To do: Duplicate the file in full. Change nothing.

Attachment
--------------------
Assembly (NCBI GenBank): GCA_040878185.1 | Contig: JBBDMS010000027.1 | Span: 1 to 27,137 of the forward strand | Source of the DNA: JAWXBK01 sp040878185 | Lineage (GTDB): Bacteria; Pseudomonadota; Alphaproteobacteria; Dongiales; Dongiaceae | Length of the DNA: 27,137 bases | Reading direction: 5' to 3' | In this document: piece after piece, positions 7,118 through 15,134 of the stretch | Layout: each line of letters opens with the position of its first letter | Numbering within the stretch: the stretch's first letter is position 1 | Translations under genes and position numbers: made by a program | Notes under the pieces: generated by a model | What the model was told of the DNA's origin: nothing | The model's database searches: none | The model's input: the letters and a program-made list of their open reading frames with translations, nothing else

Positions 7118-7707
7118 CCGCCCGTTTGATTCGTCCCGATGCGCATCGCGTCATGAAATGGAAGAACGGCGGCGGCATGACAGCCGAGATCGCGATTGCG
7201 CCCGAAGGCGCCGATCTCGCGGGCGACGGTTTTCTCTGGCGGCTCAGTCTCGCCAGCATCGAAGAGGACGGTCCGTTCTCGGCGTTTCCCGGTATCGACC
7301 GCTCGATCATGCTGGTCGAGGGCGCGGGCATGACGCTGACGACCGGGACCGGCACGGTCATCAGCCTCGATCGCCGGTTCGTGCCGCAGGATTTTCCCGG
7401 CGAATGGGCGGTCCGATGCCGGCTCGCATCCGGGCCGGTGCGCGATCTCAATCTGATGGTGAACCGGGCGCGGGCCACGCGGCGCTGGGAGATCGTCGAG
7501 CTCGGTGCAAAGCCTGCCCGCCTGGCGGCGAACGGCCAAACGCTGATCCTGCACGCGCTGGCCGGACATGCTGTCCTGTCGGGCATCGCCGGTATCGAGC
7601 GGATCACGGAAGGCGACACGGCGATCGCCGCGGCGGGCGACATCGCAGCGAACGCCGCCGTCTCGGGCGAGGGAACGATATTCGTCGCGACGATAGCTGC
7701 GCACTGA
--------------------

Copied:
Assembly (NCBI GenBank): GCA_040878185.1 | Contig: JBBDMS010000027.1 | Span: 1 to 27,137 of the forward strand | Source of the DNA: JAWXBK01 sp040878185 | Lineage (GTDB): Bacteria; Pseudomonadota; Alphaproteobacteria; Dongiales; Dongiaceae | Length of the DNA: 27,137 bases | Reading direction: 5' to 3' | In this document: piece after piece, positions 7,118 through 15,134 of the stretch | Layout: each line of letters opens with the position of its first letter | Numbering within the stretch: the stretch's first letter is position 1 | Translations under genes and position numbers: made by a program | Notes under the pieces: generated by a model | What the model was told of the DNA's origin: nothing | The model's database searches: none | The model's input: the letters and a program-made list of their open reading frames with translations, nothing else

Positions 7118-7707
7118 CCGCCCGTTTGATTCGTCCCGATGCGCATCGCGTCATGAAATGGAAGAACGGCGGCGGCATGACAGCCGAGATCGCGATTGCG
7201 CCCGAAGGCGCCGATCTCGCGGGCGACGGTTTTCTCTGGCGGCTCAGTCTCGCCAGCATCGAAGAGGACGGTCCGTTCTCGGCGTTTCCCGGTATCGACC
7301 GCTCGATCATGCTGGTCGAGGGCGCGGGCATGACGCTGACGACCGGGACCGGCACGGTCATCAGCCTCGATCGCCGGTTCGTGCCGCAGGATTTTCCCGG
7401 CGAATGGGCGGTCCGATGCCGGCTCGCATCCGGGCCGGTGCGCGATCTCAATCTGATGGTGAACCGGGCGCGGGCCACGCGGCGCTGGGAGATCGTCGAG
7501 CTCGGTGCAAAGCCTGCCCGCCTGGCGGCGAACGGCCAAACGCTGATCCTGCACGCGCTGGCCGGACATGCTGTCCTGTCGGGCATCGCCGGTATCGAGC
7601 GGATCACGGAAGGCGACACGGCGATCGCCGCGGCGGGCGACATCGCAGCGAACGCCGCCGTCTCGGGCGAGGGAACGATATTCGTCGCGACGATAGCTGC
7701 GCACTGA